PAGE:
Tessellation Pattern Bags

Having recently visited the exhibition on MC Escher at the Modern Art Gallery in Edinburgh in July, I became intrigued by tessellating patterns.  Maurits Cornelis Escher (1898-1972) produced some of the most fascinating, eye-fooling graphic art.  Born in the Netherlands, Escher originally went to train as an architect or craftsman, before transferring to studying graphic art.  Over the course of his career, he produced an amazing range of memorable art, demonstrating his outstanding technical skills to create woodcuts, linocuts, wood engravings, scratch drawings and lithographs.

After a trip to the Callanish Standing Stones on Lewis, I decided to try and create a repeating pattern based on the tall monolithic shapes of the Stones, taking inspiration from the grey colour scheme of the metamorphic gneiss rock.

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After completing a sketch of a Standing Stone, I drew out a very simple tessellating pattern on graph paper, then transferred it to onto knitting paper.  Consideration was needed for the 24-stitch width repeat and the 60-row length of the punchcard.

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Once punched out with my eBay-purchased Brother punchtool, the card was used on my vintage Knitmaster to make the fabric for my limited edition Tessellating Callanish Standing Stones bags.  Finally, the bags were lined with a pale green linen from Scottish Linen in Kirkcaldy, Fife.

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Hebridean Holiday

Having always wanted to visit the Outer Hebrides, I was delighted finally to organise a trip around these islands. We started the adventure by crossing to Skye. The weather was wild but by the time we reached Dunvegan Castle, the sun had come out to shine. This seat of the Chief of the Clan MacLeod dates from the 14th century and dramatically perches on the edge of Loch Dunvegan. Woodland, walled, water and round gardens were well worth a visit. A very late lunch at the beautifully located Stein Inn followed.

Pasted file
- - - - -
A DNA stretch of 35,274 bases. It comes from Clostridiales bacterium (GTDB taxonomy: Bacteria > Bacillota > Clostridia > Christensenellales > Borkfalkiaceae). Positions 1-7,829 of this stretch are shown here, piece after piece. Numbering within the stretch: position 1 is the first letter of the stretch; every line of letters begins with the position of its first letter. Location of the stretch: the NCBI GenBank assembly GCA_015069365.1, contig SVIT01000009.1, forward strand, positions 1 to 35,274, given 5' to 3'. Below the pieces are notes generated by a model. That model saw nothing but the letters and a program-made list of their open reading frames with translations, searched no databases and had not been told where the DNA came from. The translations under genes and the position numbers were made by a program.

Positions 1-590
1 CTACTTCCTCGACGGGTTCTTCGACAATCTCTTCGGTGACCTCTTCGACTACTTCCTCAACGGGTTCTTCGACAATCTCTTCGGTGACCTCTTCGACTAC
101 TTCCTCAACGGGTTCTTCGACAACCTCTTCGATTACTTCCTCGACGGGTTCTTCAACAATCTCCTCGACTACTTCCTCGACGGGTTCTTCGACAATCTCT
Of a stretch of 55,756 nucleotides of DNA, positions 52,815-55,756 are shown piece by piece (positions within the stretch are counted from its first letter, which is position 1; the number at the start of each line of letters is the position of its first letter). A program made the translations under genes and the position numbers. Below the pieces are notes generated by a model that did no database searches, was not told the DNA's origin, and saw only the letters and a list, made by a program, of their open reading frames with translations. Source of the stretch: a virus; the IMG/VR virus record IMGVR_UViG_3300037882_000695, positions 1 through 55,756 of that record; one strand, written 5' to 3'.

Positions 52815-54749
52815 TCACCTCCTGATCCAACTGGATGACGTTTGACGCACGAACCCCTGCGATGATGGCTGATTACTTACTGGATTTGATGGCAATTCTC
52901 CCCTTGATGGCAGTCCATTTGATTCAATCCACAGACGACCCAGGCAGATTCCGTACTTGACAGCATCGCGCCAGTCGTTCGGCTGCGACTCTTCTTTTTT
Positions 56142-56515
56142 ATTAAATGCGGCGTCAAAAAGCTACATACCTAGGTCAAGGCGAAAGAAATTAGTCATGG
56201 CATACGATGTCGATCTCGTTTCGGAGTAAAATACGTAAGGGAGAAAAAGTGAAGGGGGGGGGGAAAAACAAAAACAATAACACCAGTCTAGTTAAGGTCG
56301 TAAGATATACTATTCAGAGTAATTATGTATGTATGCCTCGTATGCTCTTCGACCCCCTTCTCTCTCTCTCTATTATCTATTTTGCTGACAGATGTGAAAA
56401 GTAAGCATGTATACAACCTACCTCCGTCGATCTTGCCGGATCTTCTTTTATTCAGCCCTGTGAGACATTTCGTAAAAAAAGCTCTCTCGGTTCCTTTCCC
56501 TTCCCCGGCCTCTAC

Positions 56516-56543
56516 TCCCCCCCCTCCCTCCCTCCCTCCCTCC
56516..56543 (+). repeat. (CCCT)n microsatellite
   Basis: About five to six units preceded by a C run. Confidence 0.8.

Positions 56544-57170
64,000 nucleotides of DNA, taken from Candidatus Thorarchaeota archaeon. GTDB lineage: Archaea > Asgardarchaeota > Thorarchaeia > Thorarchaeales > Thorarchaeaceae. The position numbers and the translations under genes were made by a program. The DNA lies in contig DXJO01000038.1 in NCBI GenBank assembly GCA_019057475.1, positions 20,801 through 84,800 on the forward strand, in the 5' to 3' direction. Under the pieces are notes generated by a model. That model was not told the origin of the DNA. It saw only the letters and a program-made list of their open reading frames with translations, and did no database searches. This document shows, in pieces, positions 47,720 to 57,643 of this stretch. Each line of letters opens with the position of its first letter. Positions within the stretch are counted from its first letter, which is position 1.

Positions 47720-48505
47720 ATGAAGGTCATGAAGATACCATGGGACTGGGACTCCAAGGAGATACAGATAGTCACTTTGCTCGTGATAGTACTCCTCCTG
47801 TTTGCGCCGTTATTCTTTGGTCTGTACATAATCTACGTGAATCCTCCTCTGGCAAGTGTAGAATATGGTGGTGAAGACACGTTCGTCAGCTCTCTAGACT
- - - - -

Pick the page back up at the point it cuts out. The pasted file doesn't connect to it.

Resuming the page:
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The next stop was a visit to The Skye Shilasdair Shop on the Waternish Peninsula. The naturally dyed yarns were stunning and irresistible! Being unable to restrain myself, I purchased two skeins of beautiful Tansy Gold dyed Aran wool, and four skeins of sock yarn dyed using indigo and marigolds. A photo below shows Badger admiring my purchases.

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As we were catching the early ferry the next day, we stayed overnight on Skye. We decided to treat ourselves to a night in Flora MacDonald’s cottage on the Trotternish Peninsula. Flora helped Charles Edward Stuart, known as Bonnie Prince Charlie, escape to France after his defeat at the Battle of Culloden in 1746. The beautiful cottage sits beneath the dramatic landscape of the Quiraing, a striking basalt escarpment.

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The next morning, we drove to Uig to catch the early ferry to Tarbet on the Isle of Harris. The downpour of rain of monsoon proportions made an interesting start to the day. As usual, the Caledonian MacBrayne ferry, MV Hebrides, was on time and offered an indoor seating area for Badger. Coincidentlly, the Skye Pipe Band were on the same ferry and treated the passengers and crew to an impromptu outdoor recital: a wonderful serenade across the Little Minch!